Tuesday, November 17, 2015

You Little Horah

The Horah is an Israeli circle dance typically danced to the music of Hava Nagila. It is traditionally danced at Jewish weddings and other joyous occasions in the Jewish community. The hora was introduced in Israel by the Romanian Jewish dancer Baruch Agadati.

"When an item on a celebrity website about your new fashion line has more shares than one about Kim Kardashian’s baby bump, it’s a sign you might be on to something big. 
At least that’s the hope of the creators of Unkosher Market, a Los Angeles-based online T-shirt venture. It seems customers worldwide are hungry for the company’s simple, sleeveless, white tops with black lettering. To be precise, it’s the shirts’ edgy, humorous sayings putting a hipster spin on Hebrew and Yiddish words that they crave. Who says it’s not in good taste to walk around with “Matzah Ballin,’” “Kiss My Tuchis,” or “You Little Horah” emblazoned across your chest?"

Matzah balls are an Ashkenazi Jewish soup dumpling made from a mixture of matzah mealeggs, water, and a fat, such as oil, margarine, or chicken fat. Matzah balls are traditionally served in chicken soup. For some they are a staple food on Passover.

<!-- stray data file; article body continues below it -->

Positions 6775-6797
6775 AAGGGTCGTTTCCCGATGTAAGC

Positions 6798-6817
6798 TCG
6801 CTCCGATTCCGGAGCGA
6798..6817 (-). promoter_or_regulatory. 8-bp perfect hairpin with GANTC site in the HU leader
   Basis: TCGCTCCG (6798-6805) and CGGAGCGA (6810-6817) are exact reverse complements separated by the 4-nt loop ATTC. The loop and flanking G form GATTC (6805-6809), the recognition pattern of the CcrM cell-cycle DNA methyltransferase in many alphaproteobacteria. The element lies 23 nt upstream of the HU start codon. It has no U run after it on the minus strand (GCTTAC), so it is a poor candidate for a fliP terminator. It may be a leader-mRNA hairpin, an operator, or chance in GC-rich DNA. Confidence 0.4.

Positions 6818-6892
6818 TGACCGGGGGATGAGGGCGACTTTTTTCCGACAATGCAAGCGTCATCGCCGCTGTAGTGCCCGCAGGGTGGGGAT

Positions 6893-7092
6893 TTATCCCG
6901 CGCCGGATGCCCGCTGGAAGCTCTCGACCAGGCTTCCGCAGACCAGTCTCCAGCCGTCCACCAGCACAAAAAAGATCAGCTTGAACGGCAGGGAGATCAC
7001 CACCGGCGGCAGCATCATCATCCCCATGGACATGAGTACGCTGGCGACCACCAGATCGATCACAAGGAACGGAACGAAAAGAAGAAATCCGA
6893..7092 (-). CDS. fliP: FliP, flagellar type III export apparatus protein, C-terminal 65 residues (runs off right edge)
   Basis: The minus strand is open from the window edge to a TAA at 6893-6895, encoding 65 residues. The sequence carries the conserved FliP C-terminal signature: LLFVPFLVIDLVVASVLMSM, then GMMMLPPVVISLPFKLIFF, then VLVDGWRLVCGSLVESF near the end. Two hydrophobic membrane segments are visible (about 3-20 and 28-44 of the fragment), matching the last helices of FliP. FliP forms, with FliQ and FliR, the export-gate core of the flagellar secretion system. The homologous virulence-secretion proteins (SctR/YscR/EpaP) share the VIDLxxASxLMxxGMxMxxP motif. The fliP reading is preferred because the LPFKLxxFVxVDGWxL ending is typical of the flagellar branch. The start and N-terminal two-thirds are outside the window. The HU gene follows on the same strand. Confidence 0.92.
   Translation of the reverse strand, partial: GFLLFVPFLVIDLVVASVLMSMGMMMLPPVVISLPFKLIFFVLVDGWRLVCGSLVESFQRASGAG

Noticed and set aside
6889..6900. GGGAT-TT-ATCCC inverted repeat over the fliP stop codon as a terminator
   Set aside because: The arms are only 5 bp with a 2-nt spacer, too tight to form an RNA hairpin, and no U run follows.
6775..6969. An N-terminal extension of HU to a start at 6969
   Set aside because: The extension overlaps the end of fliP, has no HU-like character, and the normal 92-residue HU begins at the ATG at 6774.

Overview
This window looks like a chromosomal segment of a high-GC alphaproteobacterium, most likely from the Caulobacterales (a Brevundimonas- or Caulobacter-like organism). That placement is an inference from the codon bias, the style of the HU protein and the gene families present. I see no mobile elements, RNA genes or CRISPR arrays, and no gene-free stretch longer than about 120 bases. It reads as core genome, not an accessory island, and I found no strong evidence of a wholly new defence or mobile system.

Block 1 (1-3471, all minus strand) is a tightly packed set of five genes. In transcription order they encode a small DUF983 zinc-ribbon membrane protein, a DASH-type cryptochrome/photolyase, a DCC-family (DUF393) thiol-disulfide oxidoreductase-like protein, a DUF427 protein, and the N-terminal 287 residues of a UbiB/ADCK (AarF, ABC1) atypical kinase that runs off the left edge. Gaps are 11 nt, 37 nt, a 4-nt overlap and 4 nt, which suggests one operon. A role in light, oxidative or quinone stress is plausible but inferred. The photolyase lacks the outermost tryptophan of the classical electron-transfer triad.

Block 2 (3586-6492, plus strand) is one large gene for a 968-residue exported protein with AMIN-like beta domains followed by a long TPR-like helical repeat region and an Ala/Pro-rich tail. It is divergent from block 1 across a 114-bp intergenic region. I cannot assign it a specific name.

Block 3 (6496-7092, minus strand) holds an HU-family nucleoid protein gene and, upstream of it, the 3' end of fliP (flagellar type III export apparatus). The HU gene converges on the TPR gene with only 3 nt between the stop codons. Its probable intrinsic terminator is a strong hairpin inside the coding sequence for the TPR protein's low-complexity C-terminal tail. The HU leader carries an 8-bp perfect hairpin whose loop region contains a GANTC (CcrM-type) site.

Kosher foods are those that conform to the regulations of kashrut (Jewish dietary law). 
Food that may be consumed according to halakha (Jewish law)

It was an accident really. We were throwing a “Jewchella” party for a friend who happened to be joining the tribe. The schmeer was good, but the shirts? A hit. The next thing we knew, Unkosher Market was born. Imagine the look on our parents' faces when we told them we were getting into the schmatta business. But then again, we were used to Jewish guilt. Our fabric is sourced and sewn in Los Angeles with 100% cotton and 100% chutzpah. Deal with it.
Love you a latke,

Shvitz = To sweat

Tuchis is a yiddish term for bottom or buttocks.
An example of a tuchis is what a Jewish grandmother might call a baby's bottom.

Latkes are traditionally eaten by Ashkenazi Jews during the Hanukkah festival. The oil for cooking the latkes is symbolic of the oil from the Hanukkah story that kept the Second Temple of ancient Israel lit with a long-lasting flame that is celebrated as a miracle.  Prior to the introduction of the potato to the Old World, latkes were, and in some places still are, made from a variety of other vegetables, cheeses, legumes, or starches, depending on the available local ingredients and foods of the various places where Jews lived. Despite the popularity of latkes and tradition of eating them during Hanukkah, they are hard to come by in stores or restaurants in Israel, having been largely replaced by the Hanukkah doughnut due to local economic factors, convenience and the influence of trade unions.

Patti Friday, reporting from inside 'The Art Dept.' at the international 'Embassy of Ideas'
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